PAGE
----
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Web grocer Peapod gains traction, potentially triggering a massive expansion of e-commerce into the last bastion of store-based retailing.
In a sprawling fulfillment center outside of Chicago where each section’s temperature is set for the type of food it houses, Peapod produce guru Tony Stallone talks about his fresh tomatoes, coddled at about 50 degrees and waiting for shipment within hours to customers as far away as Indianapolis.
Like the peppers, pineapples and other fruits and vegetables processed through the Lake Zurich, Ill., facility, Stallone says, tomatoes will only retain their best characteristics, reddish, plump and sweet, if they're kept in areas with just the right temperature and air flow, then within a day of arriving at the fulfillment center shipped out in temperature-controlled containers to customers. Stallone, vice president of merchandising, should know. His expertise in handling fresh produce was handed down through a family business started by his lemon-trading great-grandfather.
Eyeing the prize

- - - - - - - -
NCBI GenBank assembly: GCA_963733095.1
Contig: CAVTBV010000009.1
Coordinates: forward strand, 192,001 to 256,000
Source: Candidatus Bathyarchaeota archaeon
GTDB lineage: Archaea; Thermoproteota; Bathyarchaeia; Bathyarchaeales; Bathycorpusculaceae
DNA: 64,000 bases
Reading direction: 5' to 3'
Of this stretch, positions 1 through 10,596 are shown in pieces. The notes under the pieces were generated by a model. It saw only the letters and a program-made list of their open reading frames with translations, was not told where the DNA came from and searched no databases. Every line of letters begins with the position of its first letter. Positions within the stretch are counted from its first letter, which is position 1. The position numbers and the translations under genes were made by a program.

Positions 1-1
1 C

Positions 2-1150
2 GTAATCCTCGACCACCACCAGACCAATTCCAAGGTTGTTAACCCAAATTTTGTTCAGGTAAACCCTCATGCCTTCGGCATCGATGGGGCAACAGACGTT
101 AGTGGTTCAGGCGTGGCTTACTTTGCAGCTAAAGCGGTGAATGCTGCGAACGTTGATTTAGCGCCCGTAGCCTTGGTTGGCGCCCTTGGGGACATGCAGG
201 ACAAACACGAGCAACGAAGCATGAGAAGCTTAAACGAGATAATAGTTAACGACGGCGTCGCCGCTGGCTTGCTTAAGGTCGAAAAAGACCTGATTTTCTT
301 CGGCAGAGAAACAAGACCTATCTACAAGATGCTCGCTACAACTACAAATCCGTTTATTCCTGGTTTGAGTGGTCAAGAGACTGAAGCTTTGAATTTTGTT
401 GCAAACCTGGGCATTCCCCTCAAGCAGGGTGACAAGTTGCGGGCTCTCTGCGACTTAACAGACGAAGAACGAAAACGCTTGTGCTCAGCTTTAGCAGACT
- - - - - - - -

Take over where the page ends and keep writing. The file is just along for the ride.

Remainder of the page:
Because Peapod knows how to deliver fresh produce, meat and dairy products, the online grocery company says, it is also winning over shoppers for all things grocery—shoppers who realize that getting fresh food along with packaged goods on their doorstep doesn't require a trip to a crowded supermarket. It's an expertise, along with other things Peapod has learned while making more than 18 million home deliveries since forming in 1989, that co-founder and president Andrew Parkinson figures sets Peapod apart from the competition.
Already among the 50 largest online retailers with $451.33 million in 2010 sales, according to the Internet Retailer Top 500 Guide, and backed by the resources of Dutch supermarket giant Royal Ahold, Peapod is primed to ride a new e-grocery wave powered by technology developments like mobile shopping apps, digital marketing and a new legion of grocery shoppers who have grown up with the Internet. "I'm very excited about growth," Parkinson says. "Everything is coming together now—the technology, the demographics, and the strength of the e-commerce space in general."
But Parkinson and his co-founder brother, chief technology officer Thomas Parkinson, also realize that they must keep innovating in the face of growing competition. Retailers from Amazon.com Inc. and Wal-Mart Stores Inc. to traditional supermarket chains and smaller retail stores are getting into the e-grocery game. The prize for the big mass merchants: Selling to online customers grocery products that they buy frequently and make up a big part of their budgets. The prize for retail grocers: Staying in the grocery game.
The big question for both kinds of retail chains: Will they invest in the fulfillment centers and truck fleets that Peapod commands? They'll have to do that to allow consumers to buy groceries online the way they do everything else, ordering on the web for home delivery.